Well, in the wake of the assassination of the Saudi ambassador to the United States and the recent report by the International Atomic Energy Agency, some have called on Congress to pass strict sanctions against -- and to limit diplomatic communications with Iran. Mr. Dubowitz, do you believe Congress should pass strict sanctions legislation that eliminates the administration's ability to apply sanctions when needed and prevent further attempts at diplomacy?

Well, Ranking Member Cummings, I'm very much focused on whether sanctions can actually work, whether the United States should be talking to the Iranians, and what they should be talking about is up to the administration. I mean, what I want to do is respond to the point about sanctions.

I ultimately do not think sanctions will force the Iranian regime to change its risk-reward calculus with respect to a nuclear weapon. Let me be clear and on the record on that.

I do think that we have a moral and strategic responsibility to try and to exhaust all peaceful alternatives. Otherwise, perhaps everybody on this panel will agree we may have to move to more coercive methods.

What I would suggest, with respect to oil sales, is that there is a way to do this, instead of only punishing greed -- our sanctions regime is always designed to punish greed, to punish the self-interest of companies that want to continue to do business with Iran, what I'm suggesting is that there may be an opportunity to leverage greed, in other words, to shrink the number of buyers for Iranian oil using a variety of methods, both unilateral and multilateral, designed to actually put the Chinese and others in a position where they can buy all the oil they want from Iran, that they have stronger negotiating leverage because the pool of potential buyers of Iranian oil is shrunk.

And we can do that through a variety of ways that have already been used multilaterally. For example, the Iranian Revolutionary Guard Corps, the idea of designating IRGC companies that are active in the Iranian economy is something that has received overwhelming international support from the U.N., from the E.U., the United States, Canada, Japan, South Korea. In fact, former Undersecretary Stuart Levey, his successor, Undersecretary David Cohen, are using exactly this method to persuade international financial institutions to stop doing business with IRGC banks.

I'm suggesting we do the same thing in the crude oil supply chain -- designate IRGC entities and then threaten sanctions against companies that do business with the IRGC. The reality is, white- hatted companies -- Europeans, Japanese, some South Korean refineries -- will respond to that pressure. The Chinese and others will not. But that's fine. Let them continue buying Iranian oil. Let them drive for price discounts. Let them not impact physical supply.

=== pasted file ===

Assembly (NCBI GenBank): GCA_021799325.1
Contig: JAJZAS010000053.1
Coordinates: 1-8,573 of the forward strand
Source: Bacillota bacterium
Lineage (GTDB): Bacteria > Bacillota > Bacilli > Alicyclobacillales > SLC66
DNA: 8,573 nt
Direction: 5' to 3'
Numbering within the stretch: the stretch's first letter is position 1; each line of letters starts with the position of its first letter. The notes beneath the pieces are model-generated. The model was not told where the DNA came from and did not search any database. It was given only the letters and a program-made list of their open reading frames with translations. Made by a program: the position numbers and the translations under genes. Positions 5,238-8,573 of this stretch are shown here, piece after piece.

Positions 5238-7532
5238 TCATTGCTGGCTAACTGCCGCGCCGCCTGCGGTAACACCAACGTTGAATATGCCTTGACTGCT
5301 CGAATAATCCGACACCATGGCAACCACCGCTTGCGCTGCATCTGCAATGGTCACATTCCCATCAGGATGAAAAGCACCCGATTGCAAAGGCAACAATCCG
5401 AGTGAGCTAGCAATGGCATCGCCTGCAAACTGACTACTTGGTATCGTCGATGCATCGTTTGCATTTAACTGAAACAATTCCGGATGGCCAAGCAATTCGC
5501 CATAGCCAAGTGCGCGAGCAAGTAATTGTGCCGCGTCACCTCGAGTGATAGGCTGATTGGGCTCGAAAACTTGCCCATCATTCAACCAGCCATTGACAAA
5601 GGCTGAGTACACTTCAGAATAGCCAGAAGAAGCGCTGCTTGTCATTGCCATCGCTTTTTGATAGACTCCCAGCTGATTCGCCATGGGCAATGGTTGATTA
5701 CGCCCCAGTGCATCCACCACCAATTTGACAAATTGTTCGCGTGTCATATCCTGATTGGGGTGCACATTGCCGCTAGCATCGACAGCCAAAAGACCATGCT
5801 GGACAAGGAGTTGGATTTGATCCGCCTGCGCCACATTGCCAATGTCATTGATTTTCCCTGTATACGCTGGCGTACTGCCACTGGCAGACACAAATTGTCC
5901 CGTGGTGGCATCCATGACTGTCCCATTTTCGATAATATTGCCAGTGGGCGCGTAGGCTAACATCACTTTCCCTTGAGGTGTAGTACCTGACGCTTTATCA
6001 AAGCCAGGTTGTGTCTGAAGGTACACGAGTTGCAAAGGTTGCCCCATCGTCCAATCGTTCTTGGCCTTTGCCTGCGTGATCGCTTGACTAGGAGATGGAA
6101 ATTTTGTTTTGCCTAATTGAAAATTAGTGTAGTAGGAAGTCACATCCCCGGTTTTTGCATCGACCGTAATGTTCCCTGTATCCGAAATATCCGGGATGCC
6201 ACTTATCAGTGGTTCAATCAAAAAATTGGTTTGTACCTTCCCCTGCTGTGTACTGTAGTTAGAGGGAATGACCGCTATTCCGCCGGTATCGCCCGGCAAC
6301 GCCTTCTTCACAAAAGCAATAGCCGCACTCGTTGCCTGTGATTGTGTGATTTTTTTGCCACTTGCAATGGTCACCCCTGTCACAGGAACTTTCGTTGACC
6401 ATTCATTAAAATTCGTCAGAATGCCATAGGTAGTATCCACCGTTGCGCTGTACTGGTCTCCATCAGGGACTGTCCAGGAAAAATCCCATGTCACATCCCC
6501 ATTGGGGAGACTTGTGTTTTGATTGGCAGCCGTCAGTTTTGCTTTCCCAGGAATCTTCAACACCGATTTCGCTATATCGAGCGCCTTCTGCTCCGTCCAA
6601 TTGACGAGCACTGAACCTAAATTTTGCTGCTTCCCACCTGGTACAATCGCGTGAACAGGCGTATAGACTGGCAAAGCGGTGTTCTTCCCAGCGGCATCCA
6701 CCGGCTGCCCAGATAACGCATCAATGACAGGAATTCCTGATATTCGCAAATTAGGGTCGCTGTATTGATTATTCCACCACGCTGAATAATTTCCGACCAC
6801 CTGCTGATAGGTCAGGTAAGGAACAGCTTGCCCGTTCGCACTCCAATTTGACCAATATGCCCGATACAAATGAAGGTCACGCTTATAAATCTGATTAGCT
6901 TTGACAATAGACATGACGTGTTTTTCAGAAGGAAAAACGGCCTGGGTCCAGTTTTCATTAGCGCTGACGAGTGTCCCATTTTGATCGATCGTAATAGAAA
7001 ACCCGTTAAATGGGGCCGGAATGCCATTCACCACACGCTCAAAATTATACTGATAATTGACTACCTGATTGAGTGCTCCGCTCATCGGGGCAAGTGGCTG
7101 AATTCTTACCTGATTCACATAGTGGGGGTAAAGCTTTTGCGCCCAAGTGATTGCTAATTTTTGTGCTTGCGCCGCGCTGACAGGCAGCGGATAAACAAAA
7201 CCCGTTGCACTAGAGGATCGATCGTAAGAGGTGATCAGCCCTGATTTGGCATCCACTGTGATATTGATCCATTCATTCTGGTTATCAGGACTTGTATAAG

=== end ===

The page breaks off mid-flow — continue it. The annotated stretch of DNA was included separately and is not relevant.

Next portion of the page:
If you -- if Congress and the administration is too aggressive in calling for sanctions against physical supply, then I agree with Dr. Maloney. What you're going to see is a spike in oil prices. But if we make the case that this is about price, not about supply, I think we can have a much better alternative. And if we -- if it doesn't work, no one could argue that countries threatened by Iran have not exhausted all peaceful alternatives.

Thank you. I now recognize the gentleman from Massachusetts, Mr. Tierney, for five minutes.

Thank you.

Dr. Pollack, the -- President Bush made -- entered a deal or arrangement, contract, with Iraq government that we would have our troops out at the end of 2011. And President Obama has been trying to fulfill that commitment, I believe.

So given that background, that, you know, the status-of-forces agreement to get the troops out by that point and our -- their -- Iraqis' apparent unwillingness to amend that in any sense of the way, am I hearing that your response to this is, at this point, the best that we can do in terms of that is to try and give some useful and robust assistance from the United States to Iraq to try to help them resolve their internal problems to strengthen their government and their ability to withstand pressures from Iran? I think you have to put your microphone on.

Keep forgetting. Thank you.

First, Congressman, I would certainly agree that there have been a long, painful litany of mistakes made in American policy toward Iraq, and they begin from the very early days of the Bush administration's focus on Iraq. It is certainly the case that the hand left to the Obama administration was a weak one. Nevertheless, I think that we've made -- we've created additional problems for ourselves since then.

There's no question that we are where we are. There's no question that Iran's influence in Iraq has increased and will likely increase as our troops withdraw.

The best that we can hope for is to help moderate Iranian behavior, and the best way to do that is to strengthen Iraq's own internal politics. That is going to be difficult in an era of declining American resource commitments to Iraq. And, therefore, we have to act as creatively as we possibly can.

Much of what I've proposed, much of what is in my written testimony is about how we find creative ways to do that, to do things by giving these -- other than just money -- know-how, diplomatic assistance. But one that's also worth thinking about, because actually the Iraqis will likely have the ability to buy it at some point in time, is military assistance, which the Iraqis need, and as we've seen in Egypt can play an extremely important role in helping shape Iraq's political development, which as I have stressed is the key to keeping Iran out.